Paleo Plum Cake

Thanks to being 50-something and being gifted by Mother Nature with a brand new metabolism, I decided a few months ago to give the desserts a rest. Even the clean ones. Yikes! It wasn’t easy, nor was it was not intended to be a permanent break (the never-again rule always backfires, remember?). Last week, after bringing home a delightful bounty of local plums from the farmers market, I found myself wondering how they might taste baked. The pondering coincided with yet another clean-out of the old magazine stack. I had more than a year’s worth of a particular food magazine from the year 2013. I had to admit, I’d never made good on my promise to eventually read them all. But before shipping them off to my library for resale, I quickly leafed through them all. And hence my discovery of the intriguing and delicious Plum Cake.

I wasn’t surprised when I learned Szilvas Pite traces its roots to Hungary. Eastern Europeans have long appropriated fruit (especially cling-fruit) for their baking recipes and the results are invariably delicious. Back in my eating days, I’ve loved my share of peach dumplings and prune danishes, and ditto for berry danishes and tarts of every stripe and dimension. But I’d never before heard of a plum cake and couldn’t pass up the opportunity to make it over into a paleo version and end the self-imposed dessert exile in my kitchen.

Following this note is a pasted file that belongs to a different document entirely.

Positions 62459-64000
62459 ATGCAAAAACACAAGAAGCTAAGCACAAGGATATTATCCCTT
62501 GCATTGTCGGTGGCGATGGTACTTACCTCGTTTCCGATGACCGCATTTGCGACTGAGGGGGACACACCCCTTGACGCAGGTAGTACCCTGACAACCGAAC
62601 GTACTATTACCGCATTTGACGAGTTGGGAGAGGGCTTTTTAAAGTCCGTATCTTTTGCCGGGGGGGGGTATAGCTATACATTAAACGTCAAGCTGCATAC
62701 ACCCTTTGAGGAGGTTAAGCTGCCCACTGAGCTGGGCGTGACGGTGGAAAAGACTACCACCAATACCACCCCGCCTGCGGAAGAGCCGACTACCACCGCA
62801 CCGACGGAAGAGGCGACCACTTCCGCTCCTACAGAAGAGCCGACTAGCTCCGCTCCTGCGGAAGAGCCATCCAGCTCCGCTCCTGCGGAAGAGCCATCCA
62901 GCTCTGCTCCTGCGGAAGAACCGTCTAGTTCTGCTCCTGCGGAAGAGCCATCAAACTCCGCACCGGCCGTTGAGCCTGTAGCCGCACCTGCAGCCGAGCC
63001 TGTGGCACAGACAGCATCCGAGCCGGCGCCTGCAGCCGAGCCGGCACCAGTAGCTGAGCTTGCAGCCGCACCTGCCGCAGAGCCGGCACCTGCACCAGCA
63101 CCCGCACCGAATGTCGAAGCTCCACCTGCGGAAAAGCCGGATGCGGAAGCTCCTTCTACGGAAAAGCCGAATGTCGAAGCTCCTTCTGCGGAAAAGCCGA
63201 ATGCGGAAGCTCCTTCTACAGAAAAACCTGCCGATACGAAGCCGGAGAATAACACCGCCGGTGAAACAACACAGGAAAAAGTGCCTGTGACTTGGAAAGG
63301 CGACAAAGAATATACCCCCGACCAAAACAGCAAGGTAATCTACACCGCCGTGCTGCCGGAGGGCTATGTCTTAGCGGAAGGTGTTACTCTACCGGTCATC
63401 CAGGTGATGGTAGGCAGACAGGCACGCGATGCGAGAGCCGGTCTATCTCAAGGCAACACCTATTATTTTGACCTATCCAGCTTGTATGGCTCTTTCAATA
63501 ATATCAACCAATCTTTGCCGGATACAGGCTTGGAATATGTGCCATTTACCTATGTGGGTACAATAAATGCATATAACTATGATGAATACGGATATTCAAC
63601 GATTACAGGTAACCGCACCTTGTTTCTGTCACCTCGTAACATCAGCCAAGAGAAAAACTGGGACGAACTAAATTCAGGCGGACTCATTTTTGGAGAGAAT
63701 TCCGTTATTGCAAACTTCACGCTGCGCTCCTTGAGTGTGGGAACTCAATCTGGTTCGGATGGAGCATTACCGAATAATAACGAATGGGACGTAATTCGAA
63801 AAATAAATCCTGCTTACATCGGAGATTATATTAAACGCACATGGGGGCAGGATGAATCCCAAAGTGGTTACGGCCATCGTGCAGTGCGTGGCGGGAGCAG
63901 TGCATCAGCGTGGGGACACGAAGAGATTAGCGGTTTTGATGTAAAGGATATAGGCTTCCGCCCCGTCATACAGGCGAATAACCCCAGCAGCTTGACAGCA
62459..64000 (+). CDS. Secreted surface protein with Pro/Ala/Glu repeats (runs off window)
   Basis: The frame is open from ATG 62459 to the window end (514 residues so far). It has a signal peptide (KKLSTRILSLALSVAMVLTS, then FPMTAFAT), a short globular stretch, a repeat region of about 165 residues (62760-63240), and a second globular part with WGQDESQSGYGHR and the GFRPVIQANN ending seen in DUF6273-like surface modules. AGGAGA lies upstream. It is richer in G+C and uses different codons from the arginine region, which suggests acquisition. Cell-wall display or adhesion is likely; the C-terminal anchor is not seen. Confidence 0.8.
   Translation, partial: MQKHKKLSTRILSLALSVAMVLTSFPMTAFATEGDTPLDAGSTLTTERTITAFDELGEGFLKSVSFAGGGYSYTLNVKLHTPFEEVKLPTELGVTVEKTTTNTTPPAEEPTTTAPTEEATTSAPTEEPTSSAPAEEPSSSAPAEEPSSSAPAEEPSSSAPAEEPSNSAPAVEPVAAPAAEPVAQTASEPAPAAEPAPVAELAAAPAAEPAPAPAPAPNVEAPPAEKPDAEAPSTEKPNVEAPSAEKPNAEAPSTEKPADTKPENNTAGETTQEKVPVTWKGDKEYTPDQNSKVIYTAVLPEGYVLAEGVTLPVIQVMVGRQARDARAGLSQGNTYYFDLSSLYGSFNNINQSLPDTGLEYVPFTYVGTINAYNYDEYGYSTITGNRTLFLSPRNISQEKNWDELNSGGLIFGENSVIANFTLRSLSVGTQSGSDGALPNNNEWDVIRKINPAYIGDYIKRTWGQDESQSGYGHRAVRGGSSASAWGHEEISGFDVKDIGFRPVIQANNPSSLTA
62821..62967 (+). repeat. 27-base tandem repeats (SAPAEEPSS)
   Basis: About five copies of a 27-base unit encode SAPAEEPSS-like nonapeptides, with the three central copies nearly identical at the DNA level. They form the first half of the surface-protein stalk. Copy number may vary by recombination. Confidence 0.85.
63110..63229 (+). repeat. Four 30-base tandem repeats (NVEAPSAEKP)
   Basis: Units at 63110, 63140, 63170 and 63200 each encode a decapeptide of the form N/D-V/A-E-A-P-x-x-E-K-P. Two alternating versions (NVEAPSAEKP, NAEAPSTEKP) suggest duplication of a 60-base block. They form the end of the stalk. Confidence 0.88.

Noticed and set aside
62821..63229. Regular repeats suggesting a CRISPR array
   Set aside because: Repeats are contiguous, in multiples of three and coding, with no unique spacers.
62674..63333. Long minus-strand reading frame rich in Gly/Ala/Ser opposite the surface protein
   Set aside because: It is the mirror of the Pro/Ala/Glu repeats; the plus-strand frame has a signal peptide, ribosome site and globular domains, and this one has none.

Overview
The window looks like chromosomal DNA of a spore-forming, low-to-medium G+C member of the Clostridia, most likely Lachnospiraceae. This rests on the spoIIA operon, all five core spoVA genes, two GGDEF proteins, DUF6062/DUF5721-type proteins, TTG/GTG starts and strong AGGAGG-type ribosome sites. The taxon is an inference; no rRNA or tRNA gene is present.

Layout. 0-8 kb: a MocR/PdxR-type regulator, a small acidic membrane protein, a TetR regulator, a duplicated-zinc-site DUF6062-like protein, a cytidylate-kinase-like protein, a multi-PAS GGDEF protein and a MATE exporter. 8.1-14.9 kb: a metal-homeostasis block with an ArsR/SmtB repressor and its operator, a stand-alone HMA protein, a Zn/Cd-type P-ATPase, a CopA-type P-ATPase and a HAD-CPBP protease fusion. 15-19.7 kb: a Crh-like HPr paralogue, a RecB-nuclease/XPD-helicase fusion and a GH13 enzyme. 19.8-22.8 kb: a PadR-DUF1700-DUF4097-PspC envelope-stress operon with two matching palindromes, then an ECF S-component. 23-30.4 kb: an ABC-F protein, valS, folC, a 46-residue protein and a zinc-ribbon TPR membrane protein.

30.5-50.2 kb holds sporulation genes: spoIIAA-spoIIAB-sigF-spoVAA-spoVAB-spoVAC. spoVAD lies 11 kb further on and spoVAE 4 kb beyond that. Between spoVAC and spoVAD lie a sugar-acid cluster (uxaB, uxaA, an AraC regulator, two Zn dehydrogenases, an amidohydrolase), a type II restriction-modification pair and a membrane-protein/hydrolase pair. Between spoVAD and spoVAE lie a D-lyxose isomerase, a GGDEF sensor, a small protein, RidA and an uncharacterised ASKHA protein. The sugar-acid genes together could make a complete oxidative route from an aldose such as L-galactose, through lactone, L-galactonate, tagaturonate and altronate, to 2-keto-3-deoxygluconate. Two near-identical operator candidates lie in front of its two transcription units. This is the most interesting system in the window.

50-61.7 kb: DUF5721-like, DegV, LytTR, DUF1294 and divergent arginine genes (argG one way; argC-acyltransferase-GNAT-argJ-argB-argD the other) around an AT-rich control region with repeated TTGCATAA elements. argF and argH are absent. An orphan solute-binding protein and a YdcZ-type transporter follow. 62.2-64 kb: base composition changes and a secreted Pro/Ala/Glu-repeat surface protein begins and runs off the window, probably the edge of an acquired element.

Bubbly fruit is FRAGRANT fruit!


If you live in the Hudson Valley region of New York state, make a beeline to Don Baker Farm in Hudson where the most arrestingly good plums, apples, pears, and peaches are grown. Plums tend to have two ripening states: rock hard and about-to-be mush. Once they pass the latter stage it’s all over so don’t hesitate to a) have a raw plum feast or b) get a few ingredients together and start baking!

Below is the Hungarian recipe which I made Paleo and low-sugar. It’s simple, delicious, and gloriously nutritious. Yes, Virginia, this one does good things for you body, and I promise the family will love it too. If they think it’s too dull on its own, a dollop of whipped cream or vanilla ice cream is a lovely finishing touch. In my case, I made it coconut whipped cream. Two pieces were my brunch yesterday. It was a just-sweet-enough dessert reunion…and when it was over, I was ready to take on the day.